In the late 1970s in China, one inventor created a futuristic take on traditional instruments – and it easily still inspires today.
I don’t know much about this instrument, but given CDM’s readership, I expect our collective knowledge should say something (not to mention some of you speak the language). But according to the video, it’s the work of Tian Jin Qin, a ribbon-controlled analog synthesizer first prototyped in 1978 and featured here in a documentary movie entitled “Dian Zi Qin / 电子琴” (1980).
There’s some irony to the fact that a simple touch instrument was something driven underground in China just one generation ago. Now, of course, China leads the world in manufacturing touch interfaces, has been the center of a global revolution in touch-powered smartphones (based loosely on the same principle, even), and even drives a significant portion of today’s technological innovation.
But… even without getting into that, this design is freaking great. It’ll make you immediately wonder why a single ribbon design is so popular, when the ability to finger multiple ribbons, fretless style, both relates to traditional instrument designs and allows more sophisticated melodic playing and expression.
Like… you’ll watch this video and want to go build one right now.
The synth is essentially two connected designs. An main synth console features organ-like push-button timbre controls and rotaries, plus four touch plates that respond both to being depressed and to continuous control vertically along the surface. (That arrangement, in turn, closely resembles the ROLI Seaboard keys, as well as having some lineage to the Buchla modular’s touch plates. In fact, a couple elements of the design suggest that the creator may have seen something like the Buchla 112 keyboard.)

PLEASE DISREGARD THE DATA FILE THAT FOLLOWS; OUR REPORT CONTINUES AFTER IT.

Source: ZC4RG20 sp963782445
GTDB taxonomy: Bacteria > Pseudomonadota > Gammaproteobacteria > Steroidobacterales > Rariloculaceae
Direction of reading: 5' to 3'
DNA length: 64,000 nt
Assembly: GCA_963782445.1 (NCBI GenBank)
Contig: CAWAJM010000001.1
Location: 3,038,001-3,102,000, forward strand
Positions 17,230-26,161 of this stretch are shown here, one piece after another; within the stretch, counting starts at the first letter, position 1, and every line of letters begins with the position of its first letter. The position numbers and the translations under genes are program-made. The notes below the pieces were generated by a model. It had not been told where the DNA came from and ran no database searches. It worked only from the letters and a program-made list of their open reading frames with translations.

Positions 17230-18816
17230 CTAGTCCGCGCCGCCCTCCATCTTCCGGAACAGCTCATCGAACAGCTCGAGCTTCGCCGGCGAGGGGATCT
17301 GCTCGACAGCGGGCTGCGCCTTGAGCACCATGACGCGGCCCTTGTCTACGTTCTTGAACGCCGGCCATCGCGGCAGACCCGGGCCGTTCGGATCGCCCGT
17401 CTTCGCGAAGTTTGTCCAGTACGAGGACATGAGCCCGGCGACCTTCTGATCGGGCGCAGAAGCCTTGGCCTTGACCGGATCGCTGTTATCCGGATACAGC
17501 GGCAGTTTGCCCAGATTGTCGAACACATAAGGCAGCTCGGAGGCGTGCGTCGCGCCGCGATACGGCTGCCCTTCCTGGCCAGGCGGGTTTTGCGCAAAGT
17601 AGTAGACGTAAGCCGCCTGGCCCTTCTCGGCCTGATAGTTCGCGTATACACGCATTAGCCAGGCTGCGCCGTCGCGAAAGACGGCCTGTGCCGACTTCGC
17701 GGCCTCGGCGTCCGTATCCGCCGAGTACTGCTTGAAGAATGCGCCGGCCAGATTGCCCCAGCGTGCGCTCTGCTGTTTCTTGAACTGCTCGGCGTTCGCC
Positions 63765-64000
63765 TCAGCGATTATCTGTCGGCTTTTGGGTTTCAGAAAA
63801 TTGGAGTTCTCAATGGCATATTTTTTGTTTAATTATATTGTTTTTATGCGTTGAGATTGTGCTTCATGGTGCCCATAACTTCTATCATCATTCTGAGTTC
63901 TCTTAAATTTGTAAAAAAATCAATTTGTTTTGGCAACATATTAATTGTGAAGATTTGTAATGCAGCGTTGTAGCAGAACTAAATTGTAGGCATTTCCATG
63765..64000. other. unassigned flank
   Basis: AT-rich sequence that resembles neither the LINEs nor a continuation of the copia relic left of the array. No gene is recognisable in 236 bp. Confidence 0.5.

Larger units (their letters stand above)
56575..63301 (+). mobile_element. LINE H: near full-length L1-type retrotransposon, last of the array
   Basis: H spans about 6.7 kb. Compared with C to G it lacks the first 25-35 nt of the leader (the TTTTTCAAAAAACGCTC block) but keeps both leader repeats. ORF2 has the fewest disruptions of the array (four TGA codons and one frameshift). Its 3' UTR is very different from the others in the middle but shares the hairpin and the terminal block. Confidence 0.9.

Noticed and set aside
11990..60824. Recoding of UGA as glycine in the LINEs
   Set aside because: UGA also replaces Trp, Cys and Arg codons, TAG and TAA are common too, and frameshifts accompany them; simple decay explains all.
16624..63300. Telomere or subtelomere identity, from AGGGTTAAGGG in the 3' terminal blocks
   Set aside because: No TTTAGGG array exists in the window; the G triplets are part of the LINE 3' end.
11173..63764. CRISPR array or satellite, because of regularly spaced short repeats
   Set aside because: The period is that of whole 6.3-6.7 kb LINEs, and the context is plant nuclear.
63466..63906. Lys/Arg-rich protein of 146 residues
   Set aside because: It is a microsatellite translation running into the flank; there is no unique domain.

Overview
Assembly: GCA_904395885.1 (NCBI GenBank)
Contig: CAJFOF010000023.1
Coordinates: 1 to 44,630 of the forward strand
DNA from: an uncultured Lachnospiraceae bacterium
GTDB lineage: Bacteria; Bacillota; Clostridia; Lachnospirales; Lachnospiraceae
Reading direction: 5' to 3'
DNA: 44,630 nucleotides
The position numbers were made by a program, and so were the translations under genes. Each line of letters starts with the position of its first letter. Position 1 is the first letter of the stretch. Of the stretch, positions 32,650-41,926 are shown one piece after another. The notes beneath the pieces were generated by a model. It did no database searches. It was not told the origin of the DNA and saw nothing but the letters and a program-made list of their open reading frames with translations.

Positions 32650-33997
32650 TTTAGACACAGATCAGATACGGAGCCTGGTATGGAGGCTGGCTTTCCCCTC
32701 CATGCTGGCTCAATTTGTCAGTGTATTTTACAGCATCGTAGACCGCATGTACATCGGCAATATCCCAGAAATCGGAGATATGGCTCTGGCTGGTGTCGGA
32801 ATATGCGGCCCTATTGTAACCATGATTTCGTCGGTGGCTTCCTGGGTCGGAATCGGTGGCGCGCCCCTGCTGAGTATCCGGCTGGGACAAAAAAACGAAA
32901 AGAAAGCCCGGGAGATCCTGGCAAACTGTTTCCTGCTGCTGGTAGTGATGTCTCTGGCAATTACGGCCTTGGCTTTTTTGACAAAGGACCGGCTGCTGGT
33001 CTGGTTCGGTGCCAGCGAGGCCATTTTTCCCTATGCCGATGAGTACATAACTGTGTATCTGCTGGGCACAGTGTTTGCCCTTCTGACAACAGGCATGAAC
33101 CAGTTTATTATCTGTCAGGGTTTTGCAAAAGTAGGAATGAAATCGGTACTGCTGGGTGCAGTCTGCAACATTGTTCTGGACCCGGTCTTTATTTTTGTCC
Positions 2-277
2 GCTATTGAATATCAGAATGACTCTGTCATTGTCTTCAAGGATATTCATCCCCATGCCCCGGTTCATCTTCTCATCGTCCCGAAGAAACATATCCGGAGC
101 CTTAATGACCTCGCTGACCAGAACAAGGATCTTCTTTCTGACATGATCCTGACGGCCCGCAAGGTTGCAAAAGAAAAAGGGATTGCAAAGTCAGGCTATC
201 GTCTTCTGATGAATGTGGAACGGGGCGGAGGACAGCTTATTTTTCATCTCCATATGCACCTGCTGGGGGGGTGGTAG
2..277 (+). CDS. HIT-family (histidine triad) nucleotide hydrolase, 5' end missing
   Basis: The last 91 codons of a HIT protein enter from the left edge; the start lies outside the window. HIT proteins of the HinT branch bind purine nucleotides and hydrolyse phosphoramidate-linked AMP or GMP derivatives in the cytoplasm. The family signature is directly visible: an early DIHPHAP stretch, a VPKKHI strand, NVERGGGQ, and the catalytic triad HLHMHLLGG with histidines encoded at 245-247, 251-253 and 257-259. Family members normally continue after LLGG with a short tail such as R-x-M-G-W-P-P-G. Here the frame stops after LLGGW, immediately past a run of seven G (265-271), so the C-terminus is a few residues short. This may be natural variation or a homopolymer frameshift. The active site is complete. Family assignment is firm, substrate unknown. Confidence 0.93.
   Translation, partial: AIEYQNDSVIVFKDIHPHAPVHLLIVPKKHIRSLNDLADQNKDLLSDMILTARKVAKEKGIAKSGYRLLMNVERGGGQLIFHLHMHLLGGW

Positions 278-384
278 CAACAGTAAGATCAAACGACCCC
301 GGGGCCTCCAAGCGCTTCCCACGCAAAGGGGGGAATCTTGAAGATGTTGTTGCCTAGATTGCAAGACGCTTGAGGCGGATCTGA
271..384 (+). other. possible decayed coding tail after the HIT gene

The Chinese twist, though, is really the upright, fretless touch interface. This instrument is as subtle and sophisticated as Keith Emerson’s ribbon controller for the Moog wasn’t. Zithers are among the most ancient of instruments across a range of cultures, as antecedents what we’d now consider both southeast Asian and European musics. Someone following the narration here or with background in Chinese instruments (which I largely lack) could say more, but it seems inspired by instruments like the guqin. That family of instrument can be plucked or fingered with glissandi (or played with a slide). The electronic rendition here simplifies a bit by using 4 metal strips whereas Chinese classical instruments can feature more strings.
So I will indeed put this out to CDM readers. Anyone out there who’s done research on this creator or knows about this instrument?
Anyone built something like this?
(Apologies, I’d normally do the research first and then write but … as Ted Pallas who tipped me off to this promised, I indeed wanted to share it right away.)
For all the turbulence of our modern time, one thing I believe can keep us out of a Dark Ages is the fact that we are more connected globally than ever, or at least potentially so. From the walls around China and the east to the former Iron Curtain, we’re discovering that a lot of the people kept unknown to those of us in the West were pretty ingenious. And maybe we get a second chance to learn from them and share.
Correction: One commenter reports in fact this wasn’t secret in the least. Post-Cultural Revolution China in fact modernized and… well, let me do some proper research and follow up with a whole story here, ideally with some help from Chinese colleagues!